Ask Horse Journal: 10/07

I have a healthy 21-year-old gelding. For no known reason, he presented one morning with four stocked-up legs and a very swollen, dangling sheath. The vet felt he needed to be cleaned, despite my statement that he was on a regular sheath-cleaning schedule and wouldn’t be exceptionally dirty. She cleaned him and admitted that wasn’t the problem, We attributed it to two weeks of mistakenly being fed alfalfa, which I prefer he not be fed as he is such an easy keeper.

After a day or two, his legs returned to normal and his sheath greatly improved, although it’s never returned to normal. He’s now on his fifth episode of sheath swelling over several months’ time. The sheath never returns to normal but does improve and then swells again. It’s chronically enlarged/thickened.

We’ve tried dexamethasone, antihistamines and Azium. My vet is perplexed. She can offer possibilities ranging from allergies, to age, to melanomas. We ran a blood panel and all results were normal. He runs no temperature. He urinates normally. He is normal in every other way. He does have melanomas under his tail, some of which have been there since he was six. Other than increasing in number they have caused us no issues. Can you help me with any thoughts, ideas or resources’

Horse Journal Response

The sheath can be swollen because of local inflammation (you ruled that out with the sheath cleaning/inspection), with a more generalized allergic/inflammatory process, by fatty deposits or because of interference with the drainage of blood or lymph.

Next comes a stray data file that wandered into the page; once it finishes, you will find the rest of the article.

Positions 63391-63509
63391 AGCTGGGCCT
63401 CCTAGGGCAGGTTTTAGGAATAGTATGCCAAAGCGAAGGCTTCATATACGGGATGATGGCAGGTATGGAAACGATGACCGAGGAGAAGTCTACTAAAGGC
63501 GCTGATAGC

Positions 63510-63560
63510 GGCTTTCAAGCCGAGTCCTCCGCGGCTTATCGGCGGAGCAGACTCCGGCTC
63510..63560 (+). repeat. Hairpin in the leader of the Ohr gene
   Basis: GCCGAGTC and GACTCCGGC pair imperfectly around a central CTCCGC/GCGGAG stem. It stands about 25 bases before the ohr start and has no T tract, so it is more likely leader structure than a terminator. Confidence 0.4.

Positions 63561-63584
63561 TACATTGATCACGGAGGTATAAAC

The first episode you describe does sound like a generalized process, either allergic or infectious, because all four legs were also involved and there’s no way to explain that anatomically by a local drainage problem.

Easy keepers do often accumulate fat in their sheath, and when insulin resistance is involved, the sheath size can vary depending on how well (or not) the IR is controlled. However, in this case, it really sounds like more of a local circulatory problem.

The sheath is drained partially by veins and lymphatics that travel through the inguinal ring in the horse’s groin, and partially by vessels that run up the perineum (the space between the anus and the sheath) before entering the pelvis.

Since the hind-leg vessels and lymphatics also go through the inguinal ring, and he’s not stocking up anymore, the problem might lie deep in the perineum or in the pelvis. Your vet’s suspicion of melanomas being involved might be right. 

A rectal exam and ultrasound of the perineum, or transrectally if anything is felt on examination, might give you some answers. Treatment options would depend on what you find, e.g. antibiotics if a lymph-node abscess seems likely or local cisplatin-impregnated beads if it’s a melanoma and is accessible.

If he has abnormal fat deposits elsewhere (e.g. crest, tail head), and especially if these change in size the same time as the sheath, it would also be worthwhile checking him for insulin resistance and treating that with controlled diet.


I was given a bag of whole flaxseeds last year. I stored them in a metal bin with a secure lid. How much do I feed’ Is it still safe’

Horse Journal Response